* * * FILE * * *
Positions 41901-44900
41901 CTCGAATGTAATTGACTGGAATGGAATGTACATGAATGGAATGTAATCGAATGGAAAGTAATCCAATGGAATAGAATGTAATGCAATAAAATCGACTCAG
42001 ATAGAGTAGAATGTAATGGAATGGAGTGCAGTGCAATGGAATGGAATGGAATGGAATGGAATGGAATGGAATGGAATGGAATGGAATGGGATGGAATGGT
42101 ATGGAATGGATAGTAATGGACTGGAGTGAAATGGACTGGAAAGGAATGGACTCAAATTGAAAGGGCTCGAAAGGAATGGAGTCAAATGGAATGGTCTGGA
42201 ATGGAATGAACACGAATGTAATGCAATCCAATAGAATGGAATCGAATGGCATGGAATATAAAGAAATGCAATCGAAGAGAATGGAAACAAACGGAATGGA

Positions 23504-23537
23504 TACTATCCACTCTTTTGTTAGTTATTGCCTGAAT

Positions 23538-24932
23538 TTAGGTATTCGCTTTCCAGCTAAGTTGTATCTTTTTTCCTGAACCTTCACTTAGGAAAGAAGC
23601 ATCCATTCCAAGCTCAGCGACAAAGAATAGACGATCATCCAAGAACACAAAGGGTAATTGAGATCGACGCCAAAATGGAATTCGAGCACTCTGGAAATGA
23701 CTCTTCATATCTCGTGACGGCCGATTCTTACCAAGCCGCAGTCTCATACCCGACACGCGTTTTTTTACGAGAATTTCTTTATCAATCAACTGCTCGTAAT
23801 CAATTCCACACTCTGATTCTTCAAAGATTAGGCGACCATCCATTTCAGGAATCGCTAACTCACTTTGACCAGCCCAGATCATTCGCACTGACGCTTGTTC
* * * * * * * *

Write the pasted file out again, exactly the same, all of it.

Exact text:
Positions 41901-44900
41901 CTCGAATGTAATTGACTGGAATGGAATGTACATGAATGGAATGTAATCGAATGGAAAGTAATCCAATGGAATAGAATGTAATGCAATAAAATCGACTCAG
42001 ATAGAGTAGAATGTAATGGAATGGAGTGCAGTGCAATGGAATGGAATGGAATGGAATGGAATGGAATGGAATGGAATGGAATGGAATGGGATGGAATGGT
42101 ATGGAATGGATAGTAATGGACTGGAGTGAAATGGACTGGAAAGGAATGGACTCAAATTGAAAGGGCTCGAAAGGAATGGAGTCAAATGGAATGGTCTGGA
42201 ATGGAATGAACACGAATGTAATGCAATCCAATAGAATGGAATCGAATGGCATGGAATATAAAGAAATGCAATCGAAGAGAATGGAAACAAACGGAATGGA

Positions 23504-23537
23504 TACTATCCACTCTTTTGTTAGTTATTGCCTGAAT

Positions 23538-24932
23538 TTAGGTATTCGCTTTCCAGCTAAGTTGTATCTTTTTTCCTGAACCTTCACTTAGGAAAGAAGC
23601 ATCCATTCCAAGCTCAGCGACAAAGAATAGACGATCATCCAAGAACACAAAGGGTAATTGAGATCGACGCCAAAATGGAATTCGAGCACTCTGGAAATGA
23701 CTCTTCATATCTCGTGACGGCCGATTCTTACCAAGCCGCAGTCTCATACCCGACACGCGTTTTTTTACGAGAATTTCTTTATCAATCAACTGCTCGTAAT
23801 CAATTCCACACTCTGATTCTTCAAAGATTAGGCGACCATCCATTTCAGGAATCGCTAACTCACTTTGACCAGCCCAGATCATTCGCACTGACGCTTGTTC